Last week we buried a young man, murdered in his mid-20s. It is one of the greatest dignities I can afford someone who exists close to the street but is also something that brings me great pain. Could there be any greater honour than to be trusted by a family to sit with them in their grief, and could there be any greater agony than sitting amid such pain and loss? In such a state, people aren’t asking philosophical nor theological questions; often, they’re doubting existence itself. There are no words to answer such doubts. All there is, is presence. The foster mother had first taken this boy in at the age of three when he was removed from his family for severe neglect. She will never forget the first night he sat down to dinner. He ignored his cutlery and dove into his dinner hands-first. The whole family thought he was about to start shovelling it into his mouth Indian style (I really am in a rare position to be able to write that). Instead he was moving his food around on the plate and staring at it as it passed through his fingers. It looked like he was playing with it rather than about to eat it. When asked what he was doing, he responded, “I’m checking for ants.” Only three years old.
During his memorial stories, we were told of a life that blew away the idea of a level playing field. I don’t think it would be fair to call the time he was in utero, “gestation”, it would be more accurate to call “a pickling process”. Stories were traded, as they are in Wayside style, about a young man who everyone loved, but who also drove everyone mad. Even the police and prison guards were in attendance at the funeral, such was the impact his life had upon them. We heard about how he used to take an extra lunch in primary school for the man who was sleeping under the bridge, and how he was first suspended for punching a kid, who was bullying some other kid who had Cerebral Palsy. We also heard how he was so driven by self-hatred that he would punish himself constantly, even from a young age.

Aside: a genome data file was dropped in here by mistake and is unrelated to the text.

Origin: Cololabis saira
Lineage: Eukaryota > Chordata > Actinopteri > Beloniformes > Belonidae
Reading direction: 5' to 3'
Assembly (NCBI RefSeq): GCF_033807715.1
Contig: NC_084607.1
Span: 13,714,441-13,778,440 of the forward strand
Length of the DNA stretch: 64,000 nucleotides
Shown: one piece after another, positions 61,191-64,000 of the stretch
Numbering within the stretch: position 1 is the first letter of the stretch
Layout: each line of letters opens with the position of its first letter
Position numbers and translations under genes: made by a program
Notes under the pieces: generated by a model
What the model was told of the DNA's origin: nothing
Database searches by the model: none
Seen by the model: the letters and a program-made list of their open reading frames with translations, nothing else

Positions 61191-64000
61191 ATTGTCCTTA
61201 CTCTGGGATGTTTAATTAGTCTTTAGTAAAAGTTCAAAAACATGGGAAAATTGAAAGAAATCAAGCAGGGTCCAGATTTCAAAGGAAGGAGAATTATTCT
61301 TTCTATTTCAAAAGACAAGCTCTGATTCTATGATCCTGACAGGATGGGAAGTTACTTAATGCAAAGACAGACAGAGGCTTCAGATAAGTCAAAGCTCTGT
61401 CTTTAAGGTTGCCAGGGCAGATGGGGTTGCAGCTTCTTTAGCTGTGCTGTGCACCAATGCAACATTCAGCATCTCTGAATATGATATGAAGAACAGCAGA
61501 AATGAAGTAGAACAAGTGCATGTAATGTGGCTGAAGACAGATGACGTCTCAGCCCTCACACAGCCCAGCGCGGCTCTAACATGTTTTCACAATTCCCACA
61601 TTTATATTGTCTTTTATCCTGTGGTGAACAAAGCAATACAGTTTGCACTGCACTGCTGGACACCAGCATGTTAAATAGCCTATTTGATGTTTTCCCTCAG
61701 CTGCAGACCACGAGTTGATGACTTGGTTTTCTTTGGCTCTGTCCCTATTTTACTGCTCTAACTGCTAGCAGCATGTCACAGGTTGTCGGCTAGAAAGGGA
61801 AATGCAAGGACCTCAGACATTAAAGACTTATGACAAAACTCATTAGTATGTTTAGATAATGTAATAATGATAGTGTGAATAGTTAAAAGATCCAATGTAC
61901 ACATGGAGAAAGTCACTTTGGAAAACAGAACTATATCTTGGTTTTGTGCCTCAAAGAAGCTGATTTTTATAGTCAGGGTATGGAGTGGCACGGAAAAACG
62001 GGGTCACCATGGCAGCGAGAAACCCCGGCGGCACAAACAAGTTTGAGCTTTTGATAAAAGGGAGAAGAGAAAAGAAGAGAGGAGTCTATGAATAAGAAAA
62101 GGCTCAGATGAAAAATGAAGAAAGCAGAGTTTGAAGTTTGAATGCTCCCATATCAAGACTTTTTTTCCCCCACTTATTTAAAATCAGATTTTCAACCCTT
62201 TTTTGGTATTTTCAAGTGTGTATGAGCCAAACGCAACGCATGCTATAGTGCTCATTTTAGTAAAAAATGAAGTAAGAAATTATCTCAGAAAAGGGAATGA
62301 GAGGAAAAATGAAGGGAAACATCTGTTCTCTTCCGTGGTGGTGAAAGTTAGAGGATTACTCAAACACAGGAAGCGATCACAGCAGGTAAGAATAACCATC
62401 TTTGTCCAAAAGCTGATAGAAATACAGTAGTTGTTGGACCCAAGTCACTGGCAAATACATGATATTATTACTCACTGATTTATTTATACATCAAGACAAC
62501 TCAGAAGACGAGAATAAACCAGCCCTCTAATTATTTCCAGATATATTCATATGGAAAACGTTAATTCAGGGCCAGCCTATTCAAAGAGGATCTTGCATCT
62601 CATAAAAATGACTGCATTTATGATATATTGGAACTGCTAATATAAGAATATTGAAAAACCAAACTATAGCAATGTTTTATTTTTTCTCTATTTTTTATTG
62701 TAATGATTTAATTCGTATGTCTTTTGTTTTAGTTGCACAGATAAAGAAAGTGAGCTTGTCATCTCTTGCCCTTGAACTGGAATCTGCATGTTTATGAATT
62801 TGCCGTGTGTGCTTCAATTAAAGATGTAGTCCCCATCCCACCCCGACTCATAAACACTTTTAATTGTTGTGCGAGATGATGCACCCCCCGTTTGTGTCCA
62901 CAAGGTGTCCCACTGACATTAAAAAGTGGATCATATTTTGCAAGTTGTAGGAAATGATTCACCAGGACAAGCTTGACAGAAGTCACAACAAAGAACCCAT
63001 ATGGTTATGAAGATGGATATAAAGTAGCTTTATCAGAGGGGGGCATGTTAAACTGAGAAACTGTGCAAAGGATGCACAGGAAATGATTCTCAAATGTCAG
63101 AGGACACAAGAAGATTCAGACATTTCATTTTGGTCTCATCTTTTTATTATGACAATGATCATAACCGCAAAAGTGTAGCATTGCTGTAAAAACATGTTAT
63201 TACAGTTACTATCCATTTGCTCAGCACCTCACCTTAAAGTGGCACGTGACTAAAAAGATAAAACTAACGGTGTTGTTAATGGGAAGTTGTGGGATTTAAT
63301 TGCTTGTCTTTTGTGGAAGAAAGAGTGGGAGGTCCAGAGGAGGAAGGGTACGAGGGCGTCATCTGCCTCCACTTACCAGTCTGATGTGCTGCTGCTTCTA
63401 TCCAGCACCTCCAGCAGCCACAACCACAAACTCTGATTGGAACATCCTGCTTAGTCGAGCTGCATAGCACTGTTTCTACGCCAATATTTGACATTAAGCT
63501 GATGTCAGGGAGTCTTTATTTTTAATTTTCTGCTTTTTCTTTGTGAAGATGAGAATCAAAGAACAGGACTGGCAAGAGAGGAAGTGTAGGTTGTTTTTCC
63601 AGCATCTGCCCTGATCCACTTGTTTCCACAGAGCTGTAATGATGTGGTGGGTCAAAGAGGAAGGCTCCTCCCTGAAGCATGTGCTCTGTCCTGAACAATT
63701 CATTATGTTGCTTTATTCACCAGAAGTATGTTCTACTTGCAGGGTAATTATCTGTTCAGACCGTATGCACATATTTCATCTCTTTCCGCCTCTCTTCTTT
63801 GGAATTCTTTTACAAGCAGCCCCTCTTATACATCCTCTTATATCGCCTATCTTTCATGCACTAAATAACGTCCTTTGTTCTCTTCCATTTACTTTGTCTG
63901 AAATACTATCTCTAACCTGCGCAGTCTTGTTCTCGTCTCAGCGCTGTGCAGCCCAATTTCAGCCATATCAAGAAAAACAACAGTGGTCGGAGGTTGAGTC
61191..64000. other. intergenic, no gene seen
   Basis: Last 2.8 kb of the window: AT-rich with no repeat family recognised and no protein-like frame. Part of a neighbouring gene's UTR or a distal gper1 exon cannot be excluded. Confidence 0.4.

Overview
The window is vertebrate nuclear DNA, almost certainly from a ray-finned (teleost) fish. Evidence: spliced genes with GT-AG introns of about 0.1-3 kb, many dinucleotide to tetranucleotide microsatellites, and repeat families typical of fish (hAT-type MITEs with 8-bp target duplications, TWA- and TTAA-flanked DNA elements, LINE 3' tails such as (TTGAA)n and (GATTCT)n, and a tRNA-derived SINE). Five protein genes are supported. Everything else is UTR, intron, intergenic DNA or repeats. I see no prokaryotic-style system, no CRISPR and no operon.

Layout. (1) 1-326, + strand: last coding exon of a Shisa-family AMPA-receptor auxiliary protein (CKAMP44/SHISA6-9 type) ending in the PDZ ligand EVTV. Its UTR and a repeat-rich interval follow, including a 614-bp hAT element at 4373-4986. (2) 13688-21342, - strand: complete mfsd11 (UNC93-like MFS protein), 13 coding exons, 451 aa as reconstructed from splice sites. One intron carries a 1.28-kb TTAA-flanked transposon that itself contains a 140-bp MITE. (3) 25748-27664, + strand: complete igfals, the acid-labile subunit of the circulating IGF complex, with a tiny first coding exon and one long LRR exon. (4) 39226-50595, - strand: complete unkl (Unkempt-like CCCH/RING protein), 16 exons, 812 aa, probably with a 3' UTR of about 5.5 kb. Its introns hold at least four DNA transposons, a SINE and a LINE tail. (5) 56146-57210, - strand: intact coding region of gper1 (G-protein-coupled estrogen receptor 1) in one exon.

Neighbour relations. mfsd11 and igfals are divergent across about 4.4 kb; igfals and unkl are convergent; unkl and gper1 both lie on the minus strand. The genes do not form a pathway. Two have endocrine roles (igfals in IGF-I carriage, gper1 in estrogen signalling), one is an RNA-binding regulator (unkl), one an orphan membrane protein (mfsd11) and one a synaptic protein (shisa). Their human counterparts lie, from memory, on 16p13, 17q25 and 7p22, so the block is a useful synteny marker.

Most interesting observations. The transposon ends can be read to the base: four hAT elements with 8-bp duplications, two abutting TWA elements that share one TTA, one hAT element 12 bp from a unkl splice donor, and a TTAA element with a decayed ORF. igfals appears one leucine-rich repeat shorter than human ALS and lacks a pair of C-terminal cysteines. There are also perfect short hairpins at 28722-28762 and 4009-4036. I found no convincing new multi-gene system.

This week we had another funeral. I had officially placed a 6-month moratorium on all deaths – but I don’t think anyone was listening. We started the service with the Angels playing “Am I ever going to see your face again?” Some of you will know that at Angels concerts, crowds used to respond to the question posed in that song. I’m not inclined to share with you the words of the crowd response except to say, you’d never hear it in church and you’d never hear it at a funeral; except at Wayside where it could be yelled out with a potent mixture of love and sorrow.
Thanks for being part of our Inner Circle,
Pastor & CEO